Zotem by Kim Thomé

V&A Project

19 — 27 Sept 2015

Craft, Materials

Victoria & Albert Museum

Cromwell Road



During London Design Festival visitors to the V&A were greeted by Zotem, a bold and colourful installation conceived by London-based Norwegian designer Kim Thomé with Swarovski.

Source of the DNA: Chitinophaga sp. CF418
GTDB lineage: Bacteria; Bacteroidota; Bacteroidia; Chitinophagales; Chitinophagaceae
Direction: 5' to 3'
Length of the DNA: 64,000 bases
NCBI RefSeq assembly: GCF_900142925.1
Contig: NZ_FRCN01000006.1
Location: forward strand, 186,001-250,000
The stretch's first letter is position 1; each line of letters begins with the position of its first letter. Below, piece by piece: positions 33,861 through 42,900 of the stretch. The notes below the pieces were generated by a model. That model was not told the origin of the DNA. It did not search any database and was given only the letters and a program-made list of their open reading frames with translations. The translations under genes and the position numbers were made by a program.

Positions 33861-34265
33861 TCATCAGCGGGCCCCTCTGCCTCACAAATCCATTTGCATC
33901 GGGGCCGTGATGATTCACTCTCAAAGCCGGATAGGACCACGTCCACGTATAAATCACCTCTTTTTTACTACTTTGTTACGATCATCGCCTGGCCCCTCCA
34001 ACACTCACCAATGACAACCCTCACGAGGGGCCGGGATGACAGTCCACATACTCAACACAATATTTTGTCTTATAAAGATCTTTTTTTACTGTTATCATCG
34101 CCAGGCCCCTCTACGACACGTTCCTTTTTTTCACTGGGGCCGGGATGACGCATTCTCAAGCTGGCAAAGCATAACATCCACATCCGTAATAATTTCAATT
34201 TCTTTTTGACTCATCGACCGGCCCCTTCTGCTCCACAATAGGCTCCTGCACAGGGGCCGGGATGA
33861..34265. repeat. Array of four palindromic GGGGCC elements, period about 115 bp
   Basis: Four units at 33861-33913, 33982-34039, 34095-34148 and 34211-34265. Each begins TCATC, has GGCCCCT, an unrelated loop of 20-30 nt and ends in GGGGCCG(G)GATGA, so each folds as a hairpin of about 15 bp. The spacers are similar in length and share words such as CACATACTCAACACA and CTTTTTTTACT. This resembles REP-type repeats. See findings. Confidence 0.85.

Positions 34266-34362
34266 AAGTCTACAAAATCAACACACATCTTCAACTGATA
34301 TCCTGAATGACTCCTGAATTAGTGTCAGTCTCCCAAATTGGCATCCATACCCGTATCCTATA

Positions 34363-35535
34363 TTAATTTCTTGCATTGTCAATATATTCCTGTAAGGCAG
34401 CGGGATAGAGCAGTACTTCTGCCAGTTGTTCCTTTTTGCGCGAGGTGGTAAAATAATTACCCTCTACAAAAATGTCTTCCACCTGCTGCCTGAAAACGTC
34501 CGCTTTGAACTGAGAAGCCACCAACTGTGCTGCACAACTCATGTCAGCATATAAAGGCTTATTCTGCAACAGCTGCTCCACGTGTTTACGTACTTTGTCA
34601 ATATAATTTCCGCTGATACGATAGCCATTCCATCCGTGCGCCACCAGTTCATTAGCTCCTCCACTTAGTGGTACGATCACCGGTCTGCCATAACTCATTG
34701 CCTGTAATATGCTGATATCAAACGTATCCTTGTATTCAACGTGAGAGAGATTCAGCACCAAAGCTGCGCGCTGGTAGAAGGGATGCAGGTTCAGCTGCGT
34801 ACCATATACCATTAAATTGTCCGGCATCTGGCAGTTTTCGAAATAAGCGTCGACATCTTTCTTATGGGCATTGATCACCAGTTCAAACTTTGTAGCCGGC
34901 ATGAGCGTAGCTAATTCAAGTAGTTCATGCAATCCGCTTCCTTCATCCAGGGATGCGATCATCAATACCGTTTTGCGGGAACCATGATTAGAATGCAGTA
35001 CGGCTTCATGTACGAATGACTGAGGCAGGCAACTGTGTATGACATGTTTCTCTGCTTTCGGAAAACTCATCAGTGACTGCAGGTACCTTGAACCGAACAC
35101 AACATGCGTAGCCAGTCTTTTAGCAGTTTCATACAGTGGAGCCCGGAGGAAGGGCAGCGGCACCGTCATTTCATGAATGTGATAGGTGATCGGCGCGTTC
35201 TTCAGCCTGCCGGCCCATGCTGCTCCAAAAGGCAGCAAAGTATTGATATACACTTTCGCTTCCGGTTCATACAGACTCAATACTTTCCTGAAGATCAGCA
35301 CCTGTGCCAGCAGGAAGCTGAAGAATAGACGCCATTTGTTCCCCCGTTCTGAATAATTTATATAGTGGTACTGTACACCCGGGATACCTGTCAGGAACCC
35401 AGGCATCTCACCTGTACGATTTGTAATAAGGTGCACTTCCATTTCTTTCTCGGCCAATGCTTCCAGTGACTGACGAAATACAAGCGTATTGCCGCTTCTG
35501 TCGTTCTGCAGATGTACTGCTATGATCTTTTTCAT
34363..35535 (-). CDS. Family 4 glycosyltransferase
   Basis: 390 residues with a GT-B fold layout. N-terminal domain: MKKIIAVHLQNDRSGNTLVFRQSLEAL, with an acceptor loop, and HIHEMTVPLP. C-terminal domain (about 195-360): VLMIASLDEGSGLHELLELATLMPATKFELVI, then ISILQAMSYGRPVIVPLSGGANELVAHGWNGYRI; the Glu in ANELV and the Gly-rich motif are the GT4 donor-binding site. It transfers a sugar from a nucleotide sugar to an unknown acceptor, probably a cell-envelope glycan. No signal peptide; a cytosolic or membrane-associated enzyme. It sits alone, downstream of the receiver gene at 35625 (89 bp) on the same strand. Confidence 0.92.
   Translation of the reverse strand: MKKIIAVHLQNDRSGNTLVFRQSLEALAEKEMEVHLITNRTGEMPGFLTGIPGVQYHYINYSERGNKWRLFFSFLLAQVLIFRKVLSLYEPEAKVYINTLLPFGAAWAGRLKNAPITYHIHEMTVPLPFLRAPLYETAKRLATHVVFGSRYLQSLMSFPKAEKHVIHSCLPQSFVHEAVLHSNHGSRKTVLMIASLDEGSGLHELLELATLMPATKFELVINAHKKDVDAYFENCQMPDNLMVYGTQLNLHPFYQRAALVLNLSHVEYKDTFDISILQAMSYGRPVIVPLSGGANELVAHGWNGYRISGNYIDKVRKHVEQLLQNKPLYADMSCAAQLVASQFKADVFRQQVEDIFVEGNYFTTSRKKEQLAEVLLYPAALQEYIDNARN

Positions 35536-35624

Created in collaboration with Swarovski, Zotem was an 18-metre-tall double-sided monolith embedded with over-sized Swarovski crystals, which rose vertically from the Museum’s Grand Entrance to the Ceramics gallery directly above it, on the sixth floor. Making use of the high atrium, Zotem created a visual link between two normally disparate spaces within the Museum, allowing visitors to perceive the interior architecture in a new way. The installation comprised over 600 custom-made Swarovski crystals scaled up to 2.5 times their regular size and displayed in a grid pattern within a frame of matte black aluminium. A roll of vividly printed mesh ran in a continuous loop inside the two aluminium faces – moving up one side and down the other. As light shone through the graphic mesh and the crystals, the pattern and colour were projected and distorted, creating an ephemeral and dynamic effect that brought the crystal to life and drew the eye upward. At the top of the structure – which could be viewed from the Contemporary Ceramics gallery – the crystal grid pattern fanned out in a crescendo of colour and light. The title, ‘Zotem’ is a portmanteau word blending the sounds and meanings of both ‘totem’ and ‘zoetrope’ – a 19th century animation device that pre-dates film and gives the illusion of motion by displaying a sequence of isolated drawings that appear to move as they flick past the eye in quick succession. Like a zoetrope, the installation seemingly brought the inanimate to life. The looping mechanism of Zotem – which was visible through the open sides of the structure – also referenced the vintage animation device. Supported by Swarovski.